Third, she advises that we make supportive reforms that will stabilize and improve housing markets in communities where African Americans live. This includes assuring that rents are affordable enough to allow young people to save for a down payment and establish a good credit record, as well as investing in communities so that home values don’t decline further. This also includes reforms and enforcement to curtail corrupt and predatory practices that deliberately strip assets from African Americans.
Anne Price, president of the Insight Center for Community Economic Development, suggest that we need to look at the very low levels of homeownership rates among late Gen Xers and early millennials that are lagging behind previous generations. We cannot continue to rely on homeownership as the primary vehicle of wealth accumulation for blacks. Public-sector intervention is needed supports the proposal for young adult trusts (baby bonds), a program that is analogous to a Social Security plan that would provide substantial capital finance for young adults.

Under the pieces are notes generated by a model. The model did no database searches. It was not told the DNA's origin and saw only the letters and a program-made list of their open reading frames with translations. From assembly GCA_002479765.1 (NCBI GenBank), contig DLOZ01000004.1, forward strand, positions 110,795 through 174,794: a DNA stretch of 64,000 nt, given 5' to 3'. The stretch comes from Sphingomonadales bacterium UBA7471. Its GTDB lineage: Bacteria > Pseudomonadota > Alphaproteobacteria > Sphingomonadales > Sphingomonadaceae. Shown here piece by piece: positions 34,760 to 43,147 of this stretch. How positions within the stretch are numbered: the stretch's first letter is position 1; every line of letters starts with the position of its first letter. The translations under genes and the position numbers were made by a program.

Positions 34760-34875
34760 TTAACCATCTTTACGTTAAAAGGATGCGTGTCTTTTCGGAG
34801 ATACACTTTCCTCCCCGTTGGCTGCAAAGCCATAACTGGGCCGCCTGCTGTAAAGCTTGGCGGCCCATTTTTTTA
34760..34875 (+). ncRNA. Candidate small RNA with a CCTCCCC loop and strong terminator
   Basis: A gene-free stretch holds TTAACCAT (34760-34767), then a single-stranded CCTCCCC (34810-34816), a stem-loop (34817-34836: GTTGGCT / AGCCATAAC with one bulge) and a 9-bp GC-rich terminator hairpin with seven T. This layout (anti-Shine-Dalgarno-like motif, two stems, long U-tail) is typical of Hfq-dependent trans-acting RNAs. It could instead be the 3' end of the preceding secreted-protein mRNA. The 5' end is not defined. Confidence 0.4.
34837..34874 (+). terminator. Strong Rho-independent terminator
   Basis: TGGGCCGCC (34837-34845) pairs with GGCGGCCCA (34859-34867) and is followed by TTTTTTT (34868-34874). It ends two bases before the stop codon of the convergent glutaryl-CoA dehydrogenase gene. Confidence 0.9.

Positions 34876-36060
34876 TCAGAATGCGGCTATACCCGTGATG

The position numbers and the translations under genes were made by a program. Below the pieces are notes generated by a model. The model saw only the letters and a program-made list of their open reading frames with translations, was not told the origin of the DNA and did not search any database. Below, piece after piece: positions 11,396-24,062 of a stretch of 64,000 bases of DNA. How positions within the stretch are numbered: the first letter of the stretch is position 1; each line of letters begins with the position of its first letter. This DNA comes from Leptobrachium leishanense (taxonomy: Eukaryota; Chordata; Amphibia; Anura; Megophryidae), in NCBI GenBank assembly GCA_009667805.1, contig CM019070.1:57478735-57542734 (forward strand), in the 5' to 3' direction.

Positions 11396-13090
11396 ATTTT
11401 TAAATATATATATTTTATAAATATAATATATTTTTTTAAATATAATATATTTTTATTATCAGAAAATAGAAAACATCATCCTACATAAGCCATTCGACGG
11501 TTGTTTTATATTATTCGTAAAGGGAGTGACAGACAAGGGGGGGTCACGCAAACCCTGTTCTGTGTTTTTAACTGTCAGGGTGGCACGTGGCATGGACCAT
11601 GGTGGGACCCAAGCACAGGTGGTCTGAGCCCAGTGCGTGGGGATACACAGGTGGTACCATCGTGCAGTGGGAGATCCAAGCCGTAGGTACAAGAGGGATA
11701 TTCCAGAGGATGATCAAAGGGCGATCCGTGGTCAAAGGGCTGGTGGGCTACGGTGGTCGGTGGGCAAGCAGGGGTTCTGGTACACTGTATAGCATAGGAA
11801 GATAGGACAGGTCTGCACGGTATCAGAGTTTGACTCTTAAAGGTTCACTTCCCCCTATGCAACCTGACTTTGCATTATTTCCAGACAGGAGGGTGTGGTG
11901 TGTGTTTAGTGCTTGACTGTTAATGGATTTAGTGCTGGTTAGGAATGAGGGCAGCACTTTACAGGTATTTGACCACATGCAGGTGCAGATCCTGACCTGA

Homeownership is such a critical way of building wealth in your family. Because so many people of color didn’t have access to get the loan to buy homes, they were left out of this whole wealth building entity.
There is no limit to the creative ideas, recommendations, and strategies on this issue. An Emergent Attention is necessary and needed to the world as housing is a human basic right for survival on the planet earth, which is “just housing.”